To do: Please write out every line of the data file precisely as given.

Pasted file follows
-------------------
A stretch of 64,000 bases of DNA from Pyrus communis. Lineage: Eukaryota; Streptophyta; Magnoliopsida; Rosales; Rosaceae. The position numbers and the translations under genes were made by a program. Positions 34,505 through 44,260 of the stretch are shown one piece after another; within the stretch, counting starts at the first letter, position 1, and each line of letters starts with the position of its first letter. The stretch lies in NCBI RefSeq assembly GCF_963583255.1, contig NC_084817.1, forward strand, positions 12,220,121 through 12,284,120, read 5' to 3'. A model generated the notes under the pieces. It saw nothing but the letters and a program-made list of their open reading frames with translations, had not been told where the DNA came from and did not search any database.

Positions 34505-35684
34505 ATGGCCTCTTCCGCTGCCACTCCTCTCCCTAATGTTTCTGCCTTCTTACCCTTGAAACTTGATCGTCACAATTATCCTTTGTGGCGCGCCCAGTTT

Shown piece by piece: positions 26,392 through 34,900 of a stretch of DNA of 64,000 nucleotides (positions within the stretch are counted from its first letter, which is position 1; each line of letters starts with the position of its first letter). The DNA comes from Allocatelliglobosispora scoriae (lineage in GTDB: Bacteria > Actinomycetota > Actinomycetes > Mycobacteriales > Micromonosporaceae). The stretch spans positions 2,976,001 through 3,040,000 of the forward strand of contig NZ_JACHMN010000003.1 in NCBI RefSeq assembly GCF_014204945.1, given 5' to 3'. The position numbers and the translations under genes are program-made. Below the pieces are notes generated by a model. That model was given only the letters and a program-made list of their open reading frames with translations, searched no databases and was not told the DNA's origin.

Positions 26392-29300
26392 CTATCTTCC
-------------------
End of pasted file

A stretch of 64,000 bases of DNA from Pyrus communis. Lineage: Eukaryota; Streptophyta; Magnoliopsida; Rosales; Rosaceae. The position numbers and the translations under genes were made by a program. Positions 34,505 through 44,260 of the stretch are shown one piece after another; within the stretch, counting starts at the first letter, position 1, and each line of letters starts with the position of its first letter. The stretch lies in NCBI RefSeq assembly GCF_963583255.1, contig NC_084817.1, forward strand, positions 12,220,121 through 12,284,120, read 5' to 3'. A model generated the notes under the pieces. It saw nothing but the letters and a program-made list of their open reading frames with translations, had not been told where the DNA came from and did not search any database.

Positions 34505-35684
34505 ATGGCCTCTTCCGCTGCCACTCCTCTCCCTAATGTTTCTGCCTTCTTACCCTTGAAACTTGATCGTCACAATTATCCTTTGTGGCGCGCCCAGTTT

Shown piece by piece: positions 26,392 through 34,900 of a stretch of DNA of 64,000 nucleotides (positions within the stretch are counted from its first letter, which is position 1; each line of letters starts with the position of its first letter). The DNA comes from Allocatelliglobosispora scoriae (lineage in GTDB: Bacteria > Actinomycetota > Actinomycetes > Mycobacteriales > Micromonosporaceae). The stretch spans positions 2,976,001 through 3,040,000 of the forward strand of contig NZ_JACHMN010000003.1 in NCBI RefSeq assembly GCF_014204945.1, given 5' to 3'. The position numbers and the translations under genes are program-made. Below the pieces are notes generated by a model. That model was given only the letters and a program-made list of their open reading frames with translations, searched no databases and was not told the DNA's origin.

Positions 26392-29300
26392 CTATCTTCC